Minister Foss is meeting with five cloaked men, his allies in a conspiracy, to discuss Griffith's steady rise in status in Midland. According to Foss, the King of Midland plans to award Griffith the title of General and also elevate the Band of the Hawk to the same status as the most highly regarded soldier regiments in Midland. They conspire to assassinate Griffith by way of poison slipped in his wine during the celebration of his promotion. Those around Foss fear that the plan will fail, but the Queen of Midland, who until this point nobody but Foss knew was present, guarantees that she will personally see to it that Griffith is killed should their plan fail.
As the Queen converses with Foss' co-conspirators, Foss thinks to himself. Through his machinations, the Queen has decided to involve herself in the conspiracy. The Queen also looks back on the previous chain of events which led her to joining Foss' plan. She, despite being married to the King of Midland, had a passionate love affair with his brother, Julius. Foss told her of his suspicions that Julius was assassinated by Griffith, and this, along with Foss' friends being nobles whose positions are threatened by Griffith's meteoric rise in status, has provided Griffith with many enemies. The meeting ends with Foss bidding his co-conspirators to sign a blood-oath.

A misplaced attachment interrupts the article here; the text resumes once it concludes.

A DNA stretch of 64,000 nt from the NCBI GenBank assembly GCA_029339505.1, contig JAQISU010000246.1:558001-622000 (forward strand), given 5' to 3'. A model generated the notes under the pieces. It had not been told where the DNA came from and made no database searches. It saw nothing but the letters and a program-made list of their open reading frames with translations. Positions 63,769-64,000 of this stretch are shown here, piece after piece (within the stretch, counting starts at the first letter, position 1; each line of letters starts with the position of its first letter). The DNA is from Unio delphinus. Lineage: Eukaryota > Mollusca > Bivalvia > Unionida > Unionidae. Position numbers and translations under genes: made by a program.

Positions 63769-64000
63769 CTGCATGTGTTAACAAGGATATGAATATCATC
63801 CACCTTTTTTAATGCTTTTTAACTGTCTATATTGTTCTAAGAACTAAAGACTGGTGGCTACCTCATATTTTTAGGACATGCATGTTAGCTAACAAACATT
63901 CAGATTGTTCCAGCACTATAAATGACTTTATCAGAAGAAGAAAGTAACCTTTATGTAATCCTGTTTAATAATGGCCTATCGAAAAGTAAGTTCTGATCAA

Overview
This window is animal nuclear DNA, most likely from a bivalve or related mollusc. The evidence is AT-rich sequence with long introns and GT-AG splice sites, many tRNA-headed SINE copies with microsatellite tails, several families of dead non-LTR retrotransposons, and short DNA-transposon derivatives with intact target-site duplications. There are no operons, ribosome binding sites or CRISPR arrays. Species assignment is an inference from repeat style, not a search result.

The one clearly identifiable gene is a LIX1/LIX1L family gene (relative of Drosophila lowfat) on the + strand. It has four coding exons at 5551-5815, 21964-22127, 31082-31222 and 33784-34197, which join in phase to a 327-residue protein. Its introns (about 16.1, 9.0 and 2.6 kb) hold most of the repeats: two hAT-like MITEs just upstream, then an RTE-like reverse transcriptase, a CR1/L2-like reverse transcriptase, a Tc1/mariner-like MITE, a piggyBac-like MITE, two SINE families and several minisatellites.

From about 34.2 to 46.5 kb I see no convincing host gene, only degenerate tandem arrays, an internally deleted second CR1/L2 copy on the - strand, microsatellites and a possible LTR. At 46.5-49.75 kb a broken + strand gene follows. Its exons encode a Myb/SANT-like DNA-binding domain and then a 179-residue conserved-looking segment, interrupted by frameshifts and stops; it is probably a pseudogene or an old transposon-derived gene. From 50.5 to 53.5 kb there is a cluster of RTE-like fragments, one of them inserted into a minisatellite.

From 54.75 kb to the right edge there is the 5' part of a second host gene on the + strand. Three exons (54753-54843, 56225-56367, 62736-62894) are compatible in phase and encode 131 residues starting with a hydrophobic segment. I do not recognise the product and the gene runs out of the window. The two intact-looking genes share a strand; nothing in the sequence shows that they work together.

In the streets of Windham, the Band of the Hawk are being warmly greeted by the citizens of Midland, who celebrate their victory at Doldrey. While most of the Hawks revel in their new-found fame, Guts is lost in thought. He is quickly brought back down to Earth by Gaston, who muses that three years ago, the Hawks never would have dreamed of such treatment. Guts attributes the Hawks' success to Griffith, thinking that only he could advance an impossible goal as far as he did. Griffith doesn't notice Princess Charlotte calling down to him from her balcony.
The Queen of Midland, Foss and his friends are also watching Griffith from a high balcony. According to Foss' friends, everything is set up for Griffith's demise. A guard enters the room and presents Foss with a letter, which Foss reads privately. The contents seem to severely frighten him, and the Queen asks him if everything is all right. Composing himself, Foss responds that he is fine, but he turns to leave, boiling with anger directed at the letter's sender.